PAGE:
The main-sequence mass is obtained by drawing a pseudo-random number, according to the adopted initial mass function. The time at which a star was born is randomly choosen, previously assuming that the halo was formed 14 Gyr ago in an intense burst of star formation of duration 1 Gyr. The main-sequence lifetime, as a function of the mass in the main sequence, is that of Iben & Laughlin (1989). As soon as the mass of a synthetic star is chosen, its main-sequence lifetime is inferred and we are the able to determine which stars are able to evolve into white dwarfs or remain on the main sequence as red dwarfs. We considered red dwarfs to have masses in the range . For these stars, we adopted the evolutionary models of Baraffe et al. (1998). Stars with such small masses have large main-sequence lifetimes; no post-main-sequence evolutionary tracks of these stars were, therefore, required. Effective temperatures, luminosities, and colors were derived for stars that had time to enter the white-dwarf cooling track, given a set of theoretical cooling-sequences and an initial-to-final-mass relationship (Iben & Laughlin 1989). The cooling sequences adopted here depend on the mass of the white dwarf. White dwarfs with masses smaller than are expected to have a CO core and for these we adopt the cooling tracks of Salaris et al. (2000). White dwarfs with masses larger than probably have ONe cores; for these white dwarfs, we adopt the cooling sequences of Althaus et al. (2007). Both sets of cooling sequences incorporate the most accurate physical inputs for the stellar interior (including neutrinos, crystallization, phase separation and Debye cooling) and reproduce the blue turn at low luminosities (Hansen 1998).
The kinematical properties of the halo population were modeled using Gaussian laws (Binney & Tremaine 1987) with radial and tangential velocity dispersions that were related by the Jean's equation to reproduce the flat rotation curve of our Galaxy. We adopted standard values for the circular velocity km s-1, in addition to the peculiar velocity of the Sun km s-1 (Dehnen & Binney 1998). We discarded stars that had velocities smaller than 250 km s-1, which were not considered as halo members. We also rejected stars of velocities larger than 750 km s-1, because these velocities exceeded 1.5 times the escape velocity. Since white dwarfs do not usually have radia-component determinations of their velocities, the radial velocity of each model star is not considered when a comparison with observational data is completed.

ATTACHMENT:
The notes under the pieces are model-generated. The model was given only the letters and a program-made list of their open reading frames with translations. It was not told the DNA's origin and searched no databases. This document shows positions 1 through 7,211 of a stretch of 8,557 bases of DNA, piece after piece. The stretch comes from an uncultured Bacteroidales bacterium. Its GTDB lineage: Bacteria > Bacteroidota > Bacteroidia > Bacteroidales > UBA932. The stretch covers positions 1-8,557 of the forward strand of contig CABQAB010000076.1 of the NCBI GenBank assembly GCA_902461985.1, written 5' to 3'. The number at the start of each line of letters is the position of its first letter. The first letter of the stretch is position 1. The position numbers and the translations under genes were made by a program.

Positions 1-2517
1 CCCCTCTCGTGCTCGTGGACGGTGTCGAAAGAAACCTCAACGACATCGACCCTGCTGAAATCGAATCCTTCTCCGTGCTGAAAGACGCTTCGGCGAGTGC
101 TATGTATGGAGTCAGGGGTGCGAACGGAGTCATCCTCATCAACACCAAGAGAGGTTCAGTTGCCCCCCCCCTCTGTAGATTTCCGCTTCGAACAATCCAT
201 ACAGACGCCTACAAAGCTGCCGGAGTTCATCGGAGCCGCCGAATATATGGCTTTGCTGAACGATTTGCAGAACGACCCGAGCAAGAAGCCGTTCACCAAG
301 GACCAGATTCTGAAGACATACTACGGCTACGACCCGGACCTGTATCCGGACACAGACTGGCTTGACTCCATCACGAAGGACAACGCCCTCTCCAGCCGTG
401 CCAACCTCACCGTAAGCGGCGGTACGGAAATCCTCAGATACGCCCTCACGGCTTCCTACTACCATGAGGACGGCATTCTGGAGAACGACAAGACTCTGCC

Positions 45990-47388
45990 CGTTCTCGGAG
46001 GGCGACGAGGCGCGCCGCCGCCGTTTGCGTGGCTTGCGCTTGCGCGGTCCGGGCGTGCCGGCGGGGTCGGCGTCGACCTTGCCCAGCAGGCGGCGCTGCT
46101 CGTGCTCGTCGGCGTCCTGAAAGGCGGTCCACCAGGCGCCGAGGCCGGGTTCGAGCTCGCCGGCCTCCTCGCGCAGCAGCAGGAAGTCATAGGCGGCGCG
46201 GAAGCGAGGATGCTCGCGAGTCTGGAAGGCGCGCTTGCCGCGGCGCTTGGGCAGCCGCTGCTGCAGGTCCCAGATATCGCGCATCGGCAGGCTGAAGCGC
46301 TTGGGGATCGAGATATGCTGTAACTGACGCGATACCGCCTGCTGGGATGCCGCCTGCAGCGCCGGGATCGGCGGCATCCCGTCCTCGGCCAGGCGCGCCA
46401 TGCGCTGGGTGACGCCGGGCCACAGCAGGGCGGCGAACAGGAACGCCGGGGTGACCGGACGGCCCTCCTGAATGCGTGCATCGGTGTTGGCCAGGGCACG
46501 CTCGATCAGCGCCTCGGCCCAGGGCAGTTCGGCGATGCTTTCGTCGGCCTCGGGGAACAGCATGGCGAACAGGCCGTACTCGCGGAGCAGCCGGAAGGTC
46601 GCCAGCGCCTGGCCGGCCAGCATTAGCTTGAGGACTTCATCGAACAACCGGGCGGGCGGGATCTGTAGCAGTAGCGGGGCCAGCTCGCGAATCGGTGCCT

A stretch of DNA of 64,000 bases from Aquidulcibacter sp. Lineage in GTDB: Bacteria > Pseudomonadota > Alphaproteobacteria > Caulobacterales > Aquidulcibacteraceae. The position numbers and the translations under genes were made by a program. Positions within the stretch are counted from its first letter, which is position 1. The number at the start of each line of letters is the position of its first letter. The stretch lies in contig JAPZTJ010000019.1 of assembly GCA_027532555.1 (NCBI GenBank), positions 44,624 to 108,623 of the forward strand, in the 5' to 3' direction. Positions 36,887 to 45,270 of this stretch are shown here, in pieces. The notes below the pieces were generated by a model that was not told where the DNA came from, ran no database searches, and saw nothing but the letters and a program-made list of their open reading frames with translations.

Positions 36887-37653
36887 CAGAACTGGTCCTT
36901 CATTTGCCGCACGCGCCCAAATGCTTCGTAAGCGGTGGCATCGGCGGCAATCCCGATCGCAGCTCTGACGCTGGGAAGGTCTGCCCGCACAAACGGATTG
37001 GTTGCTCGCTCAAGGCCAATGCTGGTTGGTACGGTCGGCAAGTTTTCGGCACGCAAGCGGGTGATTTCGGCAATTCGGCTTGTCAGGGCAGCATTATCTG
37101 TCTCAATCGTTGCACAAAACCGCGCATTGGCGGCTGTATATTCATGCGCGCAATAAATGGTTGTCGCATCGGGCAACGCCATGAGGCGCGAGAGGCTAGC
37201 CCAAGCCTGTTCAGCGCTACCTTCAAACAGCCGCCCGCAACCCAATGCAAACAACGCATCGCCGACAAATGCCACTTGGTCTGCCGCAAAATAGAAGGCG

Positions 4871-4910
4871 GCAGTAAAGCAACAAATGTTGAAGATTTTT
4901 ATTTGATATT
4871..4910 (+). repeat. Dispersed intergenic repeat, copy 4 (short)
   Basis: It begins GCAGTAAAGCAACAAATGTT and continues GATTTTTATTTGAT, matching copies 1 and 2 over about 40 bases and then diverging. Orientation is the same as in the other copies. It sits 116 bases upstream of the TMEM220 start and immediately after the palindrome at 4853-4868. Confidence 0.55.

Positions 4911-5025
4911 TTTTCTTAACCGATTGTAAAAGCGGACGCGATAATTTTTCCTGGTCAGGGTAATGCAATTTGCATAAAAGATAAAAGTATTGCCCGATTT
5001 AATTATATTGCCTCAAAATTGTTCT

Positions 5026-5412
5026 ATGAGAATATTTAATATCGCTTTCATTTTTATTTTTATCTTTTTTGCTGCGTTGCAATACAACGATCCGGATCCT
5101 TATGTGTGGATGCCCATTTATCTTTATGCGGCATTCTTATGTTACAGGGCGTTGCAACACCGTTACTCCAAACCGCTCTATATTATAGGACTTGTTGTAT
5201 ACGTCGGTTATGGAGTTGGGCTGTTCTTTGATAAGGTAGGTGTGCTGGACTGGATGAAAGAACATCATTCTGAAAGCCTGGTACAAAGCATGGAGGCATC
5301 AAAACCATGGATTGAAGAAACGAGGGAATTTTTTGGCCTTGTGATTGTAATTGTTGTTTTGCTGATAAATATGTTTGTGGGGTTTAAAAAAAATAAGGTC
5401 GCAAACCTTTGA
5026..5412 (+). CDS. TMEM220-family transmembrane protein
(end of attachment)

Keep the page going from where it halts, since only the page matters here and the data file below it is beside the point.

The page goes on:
To compare simulated results with observations, a normalization criterion should be used. We proceeded as in our previous papers (Camacho et al. 2007; García-Berro et al. 2004), that is, we normalized our simulations to the local density of halo white dwarfs obtained from the halo white dwarf luminosity function of Torres et al. (1998), we also took account the new halo white-dwarf candidates in the SDSS Stripe 82 (Vidrih et al. 2007).
To reproduce the microlensing experiments towards the LMC, we followed
the detailed LMC descriptions of Gyuk et al. (2000) and Kallivayalil
et al. (2006). Our model takes account of parameters such as the
scale length and scale height of the LMC, its inclination, and its
kinematical properties. This model provides a synthetic population of
stars representative of the monitored point sources. After each
simulation was completed, we evaluated which star of the Galactic halo
could be responsible for a microlensing event. We considered only
stars that fulfilled a series of criteria. First, the lensing star
should be fainter than a certain magnitude limit. In a second step,
we checked whether the lens was inside the Einstein tube of the
monitored star, that is, if the angular distance between the lens and
monitored star was smaller than the Einstein radius. We recall here
that the Einstein radius is given by
For all of the simulations, we extract parameters required to
characterize the microlensing experiments. A complete description of
parameters important to a discussion of gravitational microlensing can be
found in Mollerach & Roulet (2002) and Schneider et al. (2004). The
most important parameter, for our purposes, is probably the optical
which measures the probability that, at a given time, a
star is magnified by a lens by more than a factor of 1.34.
Observationally, an estimate of this parameter can be obtained using
the expression (Alcock et al. 2000):
As previously mentioned, the optical depth provides the most obvious
and basic information about the microlensing experiments. Even so,
the optical depth plays a critical role in our analysis, since it
provides a wealth of information about the Galactic halo and the
presence of dark matter. We compare results obtained using our Monte
Carlo simulator with those derived by the MACHO collaboration. In
Fig. 1, we present the contribution of the different simulated
populations, to the optical depth, for the two initial mass functions